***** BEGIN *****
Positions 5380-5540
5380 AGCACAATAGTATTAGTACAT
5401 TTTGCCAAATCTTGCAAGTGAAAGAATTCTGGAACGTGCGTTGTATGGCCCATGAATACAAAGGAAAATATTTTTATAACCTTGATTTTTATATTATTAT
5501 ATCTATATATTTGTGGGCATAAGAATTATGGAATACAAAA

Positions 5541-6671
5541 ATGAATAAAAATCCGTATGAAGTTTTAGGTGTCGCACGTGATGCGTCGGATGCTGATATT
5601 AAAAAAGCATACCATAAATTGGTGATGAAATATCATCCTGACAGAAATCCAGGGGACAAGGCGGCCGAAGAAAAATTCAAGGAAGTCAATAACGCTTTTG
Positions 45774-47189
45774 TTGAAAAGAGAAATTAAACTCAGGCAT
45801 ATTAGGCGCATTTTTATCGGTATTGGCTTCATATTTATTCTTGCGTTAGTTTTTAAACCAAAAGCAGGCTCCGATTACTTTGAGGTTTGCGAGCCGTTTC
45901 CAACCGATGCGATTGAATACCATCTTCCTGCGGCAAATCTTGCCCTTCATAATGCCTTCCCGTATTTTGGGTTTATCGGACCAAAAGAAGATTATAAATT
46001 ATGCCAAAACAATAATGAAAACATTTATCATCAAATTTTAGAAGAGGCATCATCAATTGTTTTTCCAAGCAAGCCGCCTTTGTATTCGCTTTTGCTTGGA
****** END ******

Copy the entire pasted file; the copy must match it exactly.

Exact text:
Positions 5380-5540
5380 AGCACAATAGTATTAGTACAT
5401 TTTGCCAAATCTTGCAAGTGAAAGAATTCTGGAACGTGCGTTGTATGGCCCATGAATACAAAGGAAAATATTTTTATAACCTTGATTTTTATATTATTAT
5501 ATCTATATATTTGTGGGCATAAGAATTATGGAATACAAAA

Positions 5541-6671
5541 ATGAATAAAAATCCGTATGAAGTTTTAGGTGTCGCACGTGATGCGTCGGATGCTGATATT
5601 AAAAAAGCATACCATAAATTGGTGATGAAATATCATCCTGACAGAAATCCAGGGGACAAGGCGGCCGAAGAAAAATTCAAGGAAGTCAATAACGCTTTTG
Positions 45774-47189
45774 TTGAAAAGAGAAATTAAACTCAGGCAT
45801 ATTAGGCGCATTTTTATCGGTATTGGCTTCATATTTATTCTTGCGTTAGTTTTTAAACCAAAAGCAGGCTCCGATTACTTTGAGGTTTGCGAGCCGTTTC
45901 CAACCGATGCGATTGAATACCATCTTCCTGCGGCAAATCTTGCCCTTCATAATGCCTTCCCGTATTTTGGGTTTATCGGACCAAAAGAAGATTATAAATT
46001 ATGCCAAAACAATAATGAAAACATTTATCATCAAATTTTAGAAGAGGCATCATCAATTGTTTTTCCAAGCAAGCCGCCTTTGTATTCGCTTTTGCTTGGA